Our sweet Amanda is a proper lady and a virgin and yet, and yet… one evening, after eating one plum pudding more, drinking a supernumerary glass of wine, crossing herself, she sighed and decided to arrange a visit of a male prostitute for her 30th birthday. You see, somehow she felt she had to get rid of that wretched hymen. Why such an idea came to her Victorian mind? How did she know male prostitutes existed at all? How did she find out where to go to hire one, without the Internet or tv? Nobody knows but our she-demon is laughing out loud and shakes her horn-adorned head with scorn, hearing such questions. Who cares about probability and other such inanities? A lady wants a stud and a stud she will receive. It’s a romance, she is a Victorian chick, it’s not about reality, right?
When the said cicisbeo (a word Amanda uses – also from the wrong era, at least one hundred years older, and with a different meaning but who cares) turns out to be a well-known publisher, masquerading for fun as a prostitute (don’t ask why – he doesn’t know why himself) I gasped – how come? Our heroine was such a popular author in London and the said publisher was doing so well in roughly the same business, still they didn’t known each other at least by sight? Strange. It gets even stranger, though.
After initial period of dithering they both decide that their tryst will last three months exactly. Amanda is embracing that idea with a really suspicious enthusiasm for a Victorian prude. Still she also wants to keep their affair in secret, now acting like a real Victorian. However, several dozen pages later, she doesn’t hesitate a moment when John (Jack) Devlin, the said publisher, invites her for a Christmas dinner to his house; mind you it is not a family dinner, rather a large party with plenty of people present, publishers, editors and authors, a social event. Can you imagine something more scandalous than that? Amanda, dear, you neglected your own family during Christmas for the sake of a man and you did it in public, it was almost as if you placed an announcement in all the main newspapers! Do you still think you can keep the whole affair ‘discreet’ and ‘private? Pigs can fly…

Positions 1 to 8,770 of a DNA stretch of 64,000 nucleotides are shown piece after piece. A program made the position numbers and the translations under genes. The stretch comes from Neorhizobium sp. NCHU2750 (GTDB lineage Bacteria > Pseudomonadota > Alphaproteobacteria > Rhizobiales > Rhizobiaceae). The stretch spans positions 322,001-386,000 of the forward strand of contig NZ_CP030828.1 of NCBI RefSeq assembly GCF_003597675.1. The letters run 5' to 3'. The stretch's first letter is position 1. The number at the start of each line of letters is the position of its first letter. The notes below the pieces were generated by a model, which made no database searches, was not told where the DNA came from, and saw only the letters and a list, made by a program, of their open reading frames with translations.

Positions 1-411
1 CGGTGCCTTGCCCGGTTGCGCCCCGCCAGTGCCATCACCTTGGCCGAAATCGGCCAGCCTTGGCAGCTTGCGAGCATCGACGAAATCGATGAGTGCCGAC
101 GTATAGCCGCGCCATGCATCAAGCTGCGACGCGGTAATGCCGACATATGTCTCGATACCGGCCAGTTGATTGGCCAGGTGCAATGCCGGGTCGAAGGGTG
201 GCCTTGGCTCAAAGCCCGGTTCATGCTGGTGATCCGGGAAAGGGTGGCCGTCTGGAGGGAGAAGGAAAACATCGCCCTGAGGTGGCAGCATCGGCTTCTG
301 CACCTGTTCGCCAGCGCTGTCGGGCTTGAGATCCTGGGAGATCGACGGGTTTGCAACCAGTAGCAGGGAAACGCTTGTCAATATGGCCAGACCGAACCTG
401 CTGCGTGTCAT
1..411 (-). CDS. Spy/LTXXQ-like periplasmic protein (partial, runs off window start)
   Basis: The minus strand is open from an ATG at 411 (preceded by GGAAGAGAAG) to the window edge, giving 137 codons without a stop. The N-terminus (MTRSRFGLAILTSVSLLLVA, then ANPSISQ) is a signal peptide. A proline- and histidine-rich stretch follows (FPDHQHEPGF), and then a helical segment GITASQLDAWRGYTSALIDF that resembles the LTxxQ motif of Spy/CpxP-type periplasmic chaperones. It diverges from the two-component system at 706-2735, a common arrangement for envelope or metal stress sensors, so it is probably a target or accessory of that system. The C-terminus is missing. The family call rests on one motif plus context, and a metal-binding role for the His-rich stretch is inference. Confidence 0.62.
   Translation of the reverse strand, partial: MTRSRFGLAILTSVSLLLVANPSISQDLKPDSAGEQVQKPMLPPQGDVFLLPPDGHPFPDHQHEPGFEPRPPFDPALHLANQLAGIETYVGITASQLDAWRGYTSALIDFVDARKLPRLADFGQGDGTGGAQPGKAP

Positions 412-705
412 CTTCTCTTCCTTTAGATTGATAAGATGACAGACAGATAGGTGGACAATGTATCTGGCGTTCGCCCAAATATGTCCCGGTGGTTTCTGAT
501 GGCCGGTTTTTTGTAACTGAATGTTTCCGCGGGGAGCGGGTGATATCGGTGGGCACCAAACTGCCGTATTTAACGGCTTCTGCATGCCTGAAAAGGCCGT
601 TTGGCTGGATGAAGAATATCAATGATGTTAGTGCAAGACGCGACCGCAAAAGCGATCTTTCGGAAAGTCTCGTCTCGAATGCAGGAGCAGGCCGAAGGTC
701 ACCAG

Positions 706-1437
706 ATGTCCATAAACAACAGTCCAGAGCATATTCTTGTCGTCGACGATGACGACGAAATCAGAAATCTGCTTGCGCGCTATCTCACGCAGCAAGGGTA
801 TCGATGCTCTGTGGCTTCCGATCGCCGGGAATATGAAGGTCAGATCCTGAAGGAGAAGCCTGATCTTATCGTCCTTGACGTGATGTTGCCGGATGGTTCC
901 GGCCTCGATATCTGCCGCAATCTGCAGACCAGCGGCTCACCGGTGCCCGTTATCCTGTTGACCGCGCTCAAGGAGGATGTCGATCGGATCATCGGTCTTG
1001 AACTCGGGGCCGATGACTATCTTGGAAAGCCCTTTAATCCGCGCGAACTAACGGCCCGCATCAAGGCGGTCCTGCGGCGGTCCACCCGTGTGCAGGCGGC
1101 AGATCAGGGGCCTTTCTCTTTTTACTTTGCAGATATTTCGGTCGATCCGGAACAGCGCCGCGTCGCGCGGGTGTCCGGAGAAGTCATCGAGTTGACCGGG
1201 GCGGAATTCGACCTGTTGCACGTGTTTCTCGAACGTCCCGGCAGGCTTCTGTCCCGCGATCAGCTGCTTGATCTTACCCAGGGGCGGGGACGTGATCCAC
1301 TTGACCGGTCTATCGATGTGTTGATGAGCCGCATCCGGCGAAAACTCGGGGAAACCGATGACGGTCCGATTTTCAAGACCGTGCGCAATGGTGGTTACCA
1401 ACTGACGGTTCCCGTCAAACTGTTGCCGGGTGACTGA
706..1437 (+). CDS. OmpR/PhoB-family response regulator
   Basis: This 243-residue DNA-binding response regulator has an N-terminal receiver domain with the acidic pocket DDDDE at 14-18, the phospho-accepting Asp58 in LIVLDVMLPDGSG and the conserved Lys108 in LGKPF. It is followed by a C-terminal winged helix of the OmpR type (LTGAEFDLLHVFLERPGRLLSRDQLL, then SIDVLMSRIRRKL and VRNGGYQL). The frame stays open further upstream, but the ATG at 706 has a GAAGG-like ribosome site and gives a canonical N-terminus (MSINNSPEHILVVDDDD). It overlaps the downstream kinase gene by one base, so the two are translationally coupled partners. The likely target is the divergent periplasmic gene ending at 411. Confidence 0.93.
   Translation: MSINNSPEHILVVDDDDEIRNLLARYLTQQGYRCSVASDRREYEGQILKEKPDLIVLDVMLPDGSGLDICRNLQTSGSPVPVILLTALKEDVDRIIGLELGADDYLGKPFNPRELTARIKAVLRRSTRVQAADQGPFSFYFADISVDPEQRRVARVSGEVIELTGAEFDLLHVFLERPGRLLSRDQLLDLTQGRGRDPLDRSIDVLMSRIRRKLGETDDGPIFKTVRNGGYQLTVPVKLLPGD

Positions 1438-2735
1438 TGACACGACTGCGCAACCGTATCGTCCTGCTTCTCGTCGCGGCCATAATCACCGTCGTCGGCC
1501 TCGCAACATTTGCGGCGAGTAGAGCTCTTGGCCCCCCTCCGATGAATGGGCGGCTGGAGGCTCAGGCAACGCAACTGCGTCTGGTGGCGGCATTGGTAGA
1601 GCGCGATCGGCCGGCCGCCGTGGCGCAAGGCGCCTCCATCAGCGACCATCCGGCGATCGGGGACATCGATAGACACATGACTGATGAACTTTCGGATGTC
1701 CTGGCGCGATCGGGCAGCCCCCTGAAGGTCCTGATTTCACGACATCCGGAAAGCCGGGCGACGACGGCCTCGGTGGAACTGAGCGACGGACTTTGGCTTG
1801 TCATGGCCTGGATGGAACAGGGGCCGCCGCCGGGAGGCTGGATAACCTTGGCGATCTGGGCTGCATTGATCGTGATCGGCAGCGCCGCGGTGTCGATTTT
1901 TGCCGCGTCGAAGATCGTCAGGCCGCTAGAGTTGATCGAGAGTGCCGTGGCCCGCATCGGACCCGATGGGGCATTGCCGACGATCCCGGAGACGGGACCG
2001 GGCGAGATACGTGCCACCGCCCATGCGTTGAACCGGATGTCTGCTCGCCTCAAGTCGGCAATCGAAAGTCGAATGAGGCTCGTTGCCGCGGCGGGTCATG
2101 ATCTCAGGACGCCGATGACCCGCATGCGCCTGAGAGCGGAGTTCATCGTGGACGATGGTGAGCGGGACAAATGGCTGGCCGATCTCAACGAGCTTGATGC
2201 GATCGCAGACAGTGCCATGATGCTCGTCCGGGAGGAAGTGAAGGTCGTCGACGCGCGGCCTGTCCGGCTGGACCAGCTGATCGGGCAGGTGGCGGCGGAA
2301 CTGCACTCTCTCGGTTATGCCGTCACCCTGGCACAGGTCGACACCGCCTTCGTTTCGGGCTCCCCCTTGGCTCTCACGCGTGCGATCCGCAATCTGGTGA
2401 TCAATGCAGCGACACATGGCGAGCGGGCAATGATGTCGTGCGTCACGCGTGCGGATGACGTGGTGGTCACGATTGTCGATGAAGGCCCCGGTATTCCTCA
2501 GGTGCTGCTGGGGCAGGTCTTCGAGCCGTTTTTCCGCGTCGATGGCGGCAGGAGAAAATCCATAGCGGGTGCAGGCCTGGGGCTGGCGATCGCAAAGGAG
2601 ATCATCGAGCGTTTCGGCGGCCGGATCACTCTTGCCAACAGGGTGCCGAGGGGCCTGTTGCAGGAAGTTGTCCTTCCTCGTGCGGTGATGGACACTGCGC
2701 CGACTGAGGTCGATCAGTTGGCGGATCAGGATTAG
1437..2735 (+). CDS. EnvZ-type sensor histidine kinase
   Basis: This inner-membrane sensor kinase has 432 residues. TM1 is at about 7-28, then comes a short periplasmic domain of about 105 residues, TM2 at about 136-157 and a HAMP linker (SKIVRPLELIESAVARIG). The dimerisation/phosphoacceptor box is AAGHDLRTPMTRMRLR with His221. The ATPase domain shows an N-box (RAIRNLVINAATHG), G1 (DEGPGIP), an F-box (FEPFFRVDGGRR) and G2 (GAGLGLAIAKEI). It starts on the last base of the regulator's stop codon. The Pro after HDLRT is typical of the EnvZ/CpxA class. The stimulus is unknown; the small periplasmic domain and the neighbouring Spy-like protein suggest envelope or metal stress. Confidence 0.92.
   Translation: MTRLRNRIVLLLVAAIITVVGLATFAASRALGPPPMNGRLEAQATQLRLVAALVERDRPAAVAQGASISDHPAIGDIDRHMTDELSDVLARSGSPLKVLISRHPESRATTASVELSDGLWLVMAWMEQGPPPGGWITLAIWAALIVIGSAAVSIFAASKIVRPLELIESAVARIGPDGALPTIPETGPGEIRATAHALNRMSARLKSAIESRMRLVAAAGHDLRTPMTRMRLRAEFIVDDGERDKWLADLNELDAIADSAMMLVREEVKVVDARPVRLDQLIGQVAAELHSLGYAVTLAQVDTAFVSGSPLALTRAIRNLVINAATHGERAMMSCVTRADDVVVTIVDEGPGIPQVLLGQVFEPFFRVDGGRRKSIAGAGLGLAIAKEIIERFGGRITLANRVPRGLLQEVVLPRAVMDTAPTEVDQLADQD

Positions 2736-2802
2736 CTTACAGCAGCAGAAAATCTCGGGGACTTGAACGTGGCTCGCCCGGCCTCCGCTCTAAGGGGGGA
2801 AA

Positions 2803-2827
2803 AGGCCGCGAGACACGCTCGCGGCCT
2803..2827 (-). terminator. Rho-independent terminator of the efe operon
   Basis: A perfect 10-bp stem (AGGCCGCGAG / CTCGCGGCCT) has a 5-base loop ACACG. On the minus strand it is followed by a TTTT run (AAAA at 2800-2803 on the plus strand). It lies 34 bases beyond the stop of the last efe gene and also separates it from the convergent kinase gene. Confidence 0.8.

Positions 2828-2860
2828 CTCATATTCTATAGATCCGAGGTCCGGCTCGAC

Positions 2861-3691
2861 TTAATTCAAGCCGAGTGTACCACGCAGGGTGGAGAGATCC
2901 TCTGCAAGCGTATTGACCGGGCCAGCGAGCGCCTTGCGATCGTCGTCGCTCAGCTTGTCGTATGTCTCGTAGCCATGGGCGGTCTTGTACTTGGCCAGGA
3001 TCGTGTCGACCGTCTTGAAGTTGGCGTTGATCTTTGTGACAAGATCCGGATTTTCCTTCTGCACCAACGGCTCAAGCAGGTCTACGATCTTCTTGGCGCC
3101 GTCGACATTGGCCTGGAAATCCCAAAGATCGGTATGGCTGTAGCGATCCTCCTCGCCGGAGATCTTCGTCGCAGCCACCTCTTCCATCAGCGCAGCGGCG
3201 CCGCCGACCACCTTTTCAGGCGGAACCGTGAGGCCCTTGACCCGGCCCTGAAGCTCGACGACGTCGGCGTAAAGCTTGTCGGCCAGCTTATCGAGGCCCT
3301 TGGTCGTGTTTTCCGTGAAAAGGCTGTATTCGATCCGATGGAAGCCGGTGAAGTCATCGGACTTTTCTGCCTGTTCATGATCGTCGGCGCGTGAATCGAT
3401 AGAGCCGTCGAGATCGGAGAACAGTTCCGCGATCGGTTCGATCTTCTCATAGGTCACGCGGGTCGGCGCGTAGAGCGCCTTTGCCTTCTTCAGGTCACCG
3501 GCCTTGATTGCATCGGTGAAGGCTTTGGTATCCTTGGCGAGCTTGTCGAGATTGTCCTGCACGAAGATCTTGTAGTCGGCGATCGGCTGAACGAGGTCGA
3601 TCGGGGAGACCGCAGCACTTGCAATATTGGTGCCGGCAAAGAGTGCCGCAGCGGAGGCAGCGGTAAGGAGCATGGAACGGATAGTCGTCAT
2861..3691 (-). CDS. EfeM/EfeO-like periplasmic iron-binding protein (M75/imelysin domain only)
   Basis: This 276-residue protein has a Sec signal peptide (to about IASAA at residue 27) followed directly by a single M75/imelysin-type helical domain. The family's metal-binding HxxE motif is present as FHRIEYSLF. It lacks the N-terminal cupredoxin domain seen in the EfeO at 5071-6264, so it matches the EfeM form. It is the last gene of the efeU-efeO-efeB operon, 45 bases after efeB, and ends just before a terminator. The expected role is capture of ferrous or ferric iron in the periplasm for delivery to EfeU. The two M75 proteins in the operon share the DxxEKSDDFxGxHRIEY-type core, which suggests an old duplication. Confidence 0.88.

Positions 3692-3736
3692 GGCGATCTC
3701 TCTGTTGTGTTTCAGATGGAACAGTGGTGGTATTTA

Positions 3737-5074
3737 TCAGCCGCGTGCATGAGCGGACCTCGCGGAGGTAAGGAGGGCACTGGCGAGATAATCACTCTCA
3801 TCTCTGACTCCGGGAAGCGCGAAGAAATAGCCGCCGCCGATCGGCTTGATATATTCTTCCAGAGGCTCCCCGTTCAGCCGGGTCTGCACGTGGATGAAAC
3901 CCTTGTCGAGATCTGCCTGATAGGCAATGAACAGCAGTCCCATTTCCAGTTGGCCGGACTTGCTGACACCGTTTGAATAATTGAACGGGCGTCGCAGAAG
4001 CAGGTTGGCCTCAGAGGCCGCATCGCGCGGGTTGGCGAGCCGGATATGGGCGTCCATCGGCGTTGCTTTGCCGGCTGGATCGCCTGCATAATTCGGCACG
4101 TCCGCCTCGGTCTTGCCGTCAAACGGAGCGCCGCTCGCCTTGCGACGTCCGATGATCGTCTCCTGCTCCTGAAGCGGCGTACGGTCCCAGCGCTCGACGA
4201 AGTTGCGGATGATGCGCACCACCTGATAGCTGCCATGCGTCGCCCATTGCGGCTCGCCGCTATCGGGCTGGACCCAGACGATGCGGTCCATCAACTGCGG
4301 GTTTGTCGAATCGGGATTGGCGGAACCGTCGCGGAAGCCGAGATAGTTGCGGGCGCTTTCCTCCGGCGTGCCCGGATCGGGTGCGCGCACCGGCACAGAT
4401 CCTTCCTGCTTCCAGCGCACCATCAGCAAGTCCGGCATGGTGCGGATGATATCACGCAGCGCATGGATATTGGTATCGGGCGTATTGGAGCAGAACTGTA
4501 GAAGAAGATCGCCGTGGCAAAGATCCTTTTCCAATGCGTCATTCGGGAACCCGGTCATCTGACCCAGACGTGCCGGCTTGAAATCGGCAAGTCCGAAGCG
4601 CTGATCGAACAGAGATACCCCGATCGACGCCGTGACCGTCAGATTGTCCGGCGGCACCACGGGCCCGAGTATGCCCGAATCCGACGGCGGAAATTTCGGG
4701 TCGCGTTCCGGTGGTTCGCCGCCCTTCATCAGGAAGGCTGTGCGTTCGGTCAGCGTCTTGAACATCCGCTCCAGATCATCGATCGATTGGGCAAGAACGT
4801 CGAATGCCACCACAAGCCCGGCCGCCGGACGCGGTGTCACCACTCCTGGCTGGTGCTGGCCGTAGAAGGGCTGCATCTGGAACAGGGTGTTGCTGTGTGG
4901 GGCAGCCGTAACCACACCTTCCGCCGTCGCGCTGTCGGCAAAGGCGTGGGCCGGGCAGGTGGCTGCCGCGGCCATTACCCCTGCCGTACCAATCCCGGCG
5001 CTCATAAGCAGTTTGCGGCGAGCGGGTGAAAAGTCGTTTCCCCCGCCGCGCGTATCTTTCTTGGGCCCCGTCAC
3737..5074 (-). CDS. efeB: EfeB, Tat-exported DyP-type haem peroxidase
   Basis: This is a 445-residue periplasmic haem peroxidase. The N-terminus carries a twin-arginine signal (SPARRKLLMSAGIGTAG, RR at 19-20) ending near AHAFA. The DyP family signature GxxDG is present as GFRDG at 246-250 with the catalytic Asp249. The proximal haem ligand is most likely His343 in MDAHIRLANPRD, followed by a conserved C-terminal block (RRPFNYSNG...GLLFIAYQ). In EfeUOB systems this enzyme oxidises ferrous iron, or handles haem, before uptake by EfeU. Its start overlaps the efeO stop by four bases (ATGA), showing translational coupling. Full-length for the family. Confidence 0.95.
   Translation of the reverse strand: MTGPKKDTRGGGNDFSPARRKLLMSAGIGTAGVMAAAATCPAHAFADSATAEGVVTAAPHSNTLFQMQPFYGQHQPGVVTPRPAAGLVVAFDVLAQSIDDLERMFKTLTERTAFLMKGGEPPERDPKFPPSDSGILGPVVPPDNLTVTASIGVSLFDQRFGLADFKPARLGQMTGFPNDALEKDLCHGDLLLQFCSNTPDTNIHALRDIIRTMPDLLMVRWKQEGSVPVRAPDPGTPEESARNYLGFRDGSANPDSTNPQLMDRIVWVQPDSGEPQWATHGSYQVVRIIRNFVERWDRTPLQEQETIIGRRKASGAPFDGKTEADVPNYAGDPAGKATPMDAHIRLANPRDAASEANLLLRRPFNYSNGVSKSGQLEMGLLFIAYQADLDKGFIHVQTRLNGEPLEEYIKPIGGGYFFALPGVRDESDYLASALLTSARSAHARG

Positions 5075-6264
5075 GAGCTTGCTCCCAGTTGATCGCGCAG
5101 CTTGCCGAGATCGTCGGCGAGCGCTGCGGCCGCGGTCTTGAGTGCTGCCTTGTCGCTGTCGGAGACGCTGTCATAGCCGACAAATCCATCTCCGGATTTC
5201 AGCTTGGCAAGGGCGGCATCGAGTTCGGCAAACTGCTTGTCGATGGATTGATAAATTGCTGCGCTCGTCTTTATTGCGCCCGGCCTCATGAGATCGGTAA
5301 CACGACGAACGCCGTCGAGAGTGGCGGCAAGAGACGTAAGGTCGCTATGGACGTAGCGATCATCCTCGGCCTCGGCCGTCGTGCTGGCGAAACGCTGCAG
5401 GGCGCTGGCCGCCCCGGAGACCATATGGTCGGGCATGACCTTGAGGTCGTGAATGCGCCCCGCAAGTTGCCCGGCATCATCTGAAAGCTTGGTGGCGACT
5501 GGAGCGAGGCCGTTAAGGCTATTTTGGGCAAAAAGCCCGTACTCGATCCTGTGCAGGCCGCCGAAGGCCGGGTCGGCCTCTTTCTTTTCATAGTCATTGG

Apart from that the book spreads some really obnoxious romance cliches and their list I do not hesitate to include below (mind you some of them might be spoiler-ish):
- If you fall in love, you do so because a man you fancy is very handsome/ a woman you fancy is very pretty. No love for uglies.
- If you love someone you cannot help but have sex with them as soon as possible. A lot of sex.
- If the sex is good it always means you love each other very much.
- If you get pregnant, it’s ok not to inform your partner about it because, after all, it is your private business.
- You can lie about your age, your previous life, anything at all – if your partner truly loves you he/she will always forgive you, no matter what. Honesty? Trust? Confidence? What are these?
Ms Kleypas, some of your books are really good but this one disappointed me horribly. Maybe I would treat it less harshly and be less disappointed if my expectations weren’t set so high. Suddenly You wasn’t perhaps the most horrible romance novel I’ve ever read but I would most definitely position it in the bottom of my ‘meh’ reads.